The Czech Ministry of Finance has recently revealed the 2017 figures for the gaming market in this country.
According to available data, this industry sector has generated a minimal revenue gain, which comes as a big surprise since the online gambling revenue rose by over 50%.
Numbers Are up, Though Not Much
The released report said the total revenues in 2017 were $1.77 billion, which represented an increase of 1.1% when compared to the previous year. The overall spending on gambling rose by 14.1% on the annual basis.
The online gaming recorded a significant rise in revenue, but this was not the case with the overall gains for the Czech Republic.
The country has been modifying its online gambling legislation since 2016, trying to update the regulations in order to be in accordance with the modern gaming market.
Namely, the total online gaming revenue increased by a staggering 56% on yearly basis and reached $370 million, and accounted for more than one-fifth of the overall gaming market in the Czech Republic.
Fix-Odds Sports Betting Leading the Way
When it comes to the contribution of the verticals, its relied mostly on fixed-odds sports betting, which generated $45.3 million more when compared to 2016, and finally reached $280.6 million in 2017.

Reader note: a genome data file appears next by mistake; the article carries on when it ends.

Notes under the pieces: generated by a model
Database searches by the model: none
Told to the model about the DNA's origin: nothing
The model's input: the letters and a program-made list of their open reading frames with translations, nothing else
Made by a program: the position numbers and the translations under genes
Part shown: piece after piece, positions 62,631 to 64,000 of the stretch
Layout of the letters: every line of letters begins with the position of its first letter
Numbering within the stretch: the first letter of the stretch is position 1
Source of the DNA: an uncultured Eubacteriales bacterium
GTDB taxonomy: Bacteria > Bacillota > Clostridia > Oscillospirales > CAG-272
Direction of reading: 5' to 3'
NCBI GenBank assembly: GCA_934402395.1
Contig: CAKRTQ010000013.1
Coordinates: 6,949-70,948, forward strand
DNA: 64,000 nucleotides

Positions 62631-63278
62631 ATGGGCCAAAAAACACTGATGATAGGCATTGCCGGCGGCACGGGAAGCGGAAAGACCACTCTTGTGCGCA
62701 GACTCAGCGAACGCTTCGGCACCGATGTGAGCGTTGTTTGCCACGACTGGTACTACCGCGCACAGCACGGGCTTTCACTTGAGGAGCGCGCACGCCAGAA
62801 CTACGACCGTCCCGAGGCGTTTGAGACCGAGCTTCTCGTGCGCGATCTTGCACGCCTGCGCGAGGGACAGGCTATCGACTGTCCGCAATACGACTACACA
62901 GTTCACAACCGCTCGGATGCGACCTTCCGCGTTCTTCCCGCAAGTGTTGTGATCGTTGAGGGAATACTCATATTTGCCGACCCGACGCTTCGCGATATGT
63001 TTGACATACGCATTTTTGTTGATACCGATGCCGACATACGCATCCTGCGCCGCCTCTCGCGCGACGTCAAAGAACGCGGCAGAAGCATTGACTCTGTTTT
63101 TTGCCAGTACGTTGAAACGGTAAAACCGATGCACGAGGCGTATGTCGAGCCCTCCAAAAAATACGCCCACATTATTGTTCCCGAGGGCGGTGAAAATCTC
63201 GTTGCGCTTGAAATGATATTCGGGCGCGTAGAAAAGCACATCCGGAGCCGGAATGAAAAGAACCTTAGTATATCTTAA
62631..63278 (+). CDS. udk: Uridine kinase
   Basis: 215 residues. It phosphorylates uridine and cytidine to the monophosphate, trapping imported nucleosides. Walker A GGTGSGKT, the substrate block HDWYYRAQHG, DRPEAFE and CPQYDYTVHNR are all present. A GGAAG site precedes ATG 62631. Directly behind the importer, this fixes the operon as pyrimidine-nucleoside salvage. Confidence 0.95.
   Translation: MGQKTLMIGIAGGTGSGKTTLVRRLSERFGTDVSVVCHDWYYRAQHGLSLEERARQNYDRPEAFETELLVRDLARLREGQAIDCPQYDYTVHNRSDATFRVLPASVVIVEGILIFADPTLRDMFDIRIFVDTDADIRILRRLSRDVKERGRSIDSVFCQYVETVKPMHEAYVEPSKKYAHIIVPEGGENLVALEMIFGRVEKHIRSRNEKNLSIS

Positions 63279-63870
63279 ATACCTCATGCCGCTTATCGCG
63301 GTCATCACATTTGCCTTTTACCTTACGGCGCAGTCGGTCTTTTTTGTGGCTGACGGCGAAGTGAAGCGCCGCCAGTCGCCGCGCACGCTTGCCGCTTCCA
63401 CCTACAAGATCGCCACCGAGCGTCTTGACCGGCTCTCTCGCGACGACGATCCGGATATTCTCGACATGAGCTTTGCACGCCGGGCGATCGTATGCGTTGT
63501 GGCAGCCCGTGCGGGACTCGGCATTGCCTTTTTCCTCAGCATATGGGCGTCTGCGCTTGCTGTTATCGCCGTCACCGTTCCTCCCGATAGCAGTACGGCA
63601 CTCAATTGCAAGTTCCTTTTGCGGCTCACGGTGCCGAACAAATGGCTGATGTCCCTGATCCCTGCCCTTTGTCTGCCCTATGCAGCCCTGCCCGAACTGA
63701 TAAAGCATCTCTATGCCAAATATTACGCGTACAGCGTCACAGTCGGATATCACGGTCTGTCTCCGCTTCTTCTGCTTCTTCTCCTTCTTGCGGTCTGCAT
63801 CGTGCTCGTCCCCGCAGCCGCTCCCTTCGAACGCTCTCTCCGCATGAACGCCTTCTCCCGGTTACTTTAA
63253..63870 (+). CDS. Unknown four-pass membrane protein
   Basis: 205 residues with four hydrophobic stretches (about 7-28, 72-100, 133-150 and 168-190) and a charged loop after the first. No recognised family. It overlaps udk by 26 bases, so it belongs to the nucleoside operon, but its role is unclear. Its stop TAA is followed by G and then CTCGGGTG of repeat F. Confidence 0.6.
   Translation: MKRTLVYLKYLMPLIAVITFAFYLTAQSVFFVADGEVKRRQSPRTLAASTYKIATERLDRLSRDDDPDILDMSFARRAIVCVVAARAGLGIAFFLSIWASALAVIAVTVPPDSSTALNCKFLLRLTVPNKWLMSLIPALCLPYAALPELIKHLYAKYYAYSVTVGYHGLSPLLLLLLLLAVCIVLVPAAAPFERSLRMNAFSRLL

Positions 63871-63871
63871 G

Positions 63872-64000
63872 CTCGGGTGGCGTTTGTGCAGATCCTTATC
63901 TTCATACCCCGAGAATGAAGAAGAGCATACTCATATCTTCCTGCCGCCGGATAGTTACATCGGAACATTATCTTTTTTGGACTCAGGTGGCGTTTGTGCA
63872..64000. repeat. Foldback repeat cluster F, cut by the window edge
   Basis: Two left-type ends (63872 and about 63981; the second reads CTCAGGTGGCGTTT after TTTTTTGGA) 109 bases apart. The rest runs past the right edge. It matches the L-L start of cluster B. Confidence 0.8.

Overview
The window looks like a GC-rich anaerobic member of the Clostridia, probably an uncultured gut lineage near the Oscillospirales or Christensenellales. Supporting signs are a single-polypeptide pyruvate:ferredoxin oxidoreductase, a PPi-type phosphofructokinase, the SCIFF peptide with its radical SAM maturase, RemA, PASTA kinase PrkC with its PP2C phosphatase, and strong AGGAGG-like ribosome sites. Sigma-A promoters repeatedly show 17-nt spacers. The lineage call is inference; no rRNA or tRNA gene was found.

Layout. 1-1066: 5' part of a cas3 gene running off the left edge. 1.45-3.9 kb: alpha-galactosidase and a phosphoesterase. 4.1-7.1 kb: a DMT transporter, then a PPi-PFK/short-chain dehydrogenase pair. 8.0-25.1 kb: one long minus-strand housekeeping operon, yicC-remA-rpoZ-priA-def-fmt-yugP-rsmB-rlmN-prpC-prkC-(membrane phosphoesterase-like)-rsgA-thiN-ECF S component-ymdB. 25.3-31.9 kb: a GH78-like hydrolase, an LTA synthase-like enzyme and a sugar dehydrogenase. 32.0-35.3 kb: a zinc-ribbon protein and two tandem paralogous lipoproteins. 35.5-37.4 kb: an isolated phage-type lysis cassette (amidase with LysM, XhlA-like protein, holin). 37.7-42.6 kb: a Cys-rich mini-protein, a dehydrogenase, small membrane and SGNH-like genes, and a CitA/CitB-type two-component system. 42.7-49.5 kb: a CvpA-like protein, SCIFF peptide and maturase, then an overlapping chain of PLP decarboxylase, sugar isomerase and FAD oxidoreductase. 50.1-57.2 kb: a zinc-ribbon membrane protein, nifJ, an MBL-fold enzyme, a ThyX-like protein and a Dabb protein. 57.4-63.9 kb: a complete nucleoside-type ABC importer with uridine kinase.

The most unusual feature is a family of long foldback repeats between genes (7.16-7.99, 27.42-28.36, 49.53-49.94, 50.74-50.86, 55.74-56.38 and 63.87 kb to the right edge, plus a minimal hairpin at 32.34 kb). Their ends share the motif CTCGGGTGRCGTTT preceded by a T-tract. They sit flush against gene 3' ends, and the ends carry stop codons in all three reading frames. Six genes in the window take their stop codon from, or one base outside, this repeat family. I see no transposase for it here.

The online casinos have contributed $90.5 million to the Czech market, while live casino has generated $5.4 million.
Online lotteries took home $12.5 million, but, on the other hand, land-based lotteries recorded a drop of $22.6 million.
Many believe this minimal gain in the sector is caused by the changes made to the Czech market structure that have been in effect since January 1, 2017.
The regulation update has increased the taxes on foreign licensees, which made many operators withdraw from the market. New individual vertical taxes are 23% on sports betting, 35% on slots, and 19% on the corporate tax.
The new law has also brought new limitations to the online bonus offers.
According to the Czech government, these steps had to be taken in order to fight illegal operators, and the government's plans were to purge up to 90% of such operators.
Perhaps the results will make the authorities revise their decision, and ease the current restrictions on foreign operators.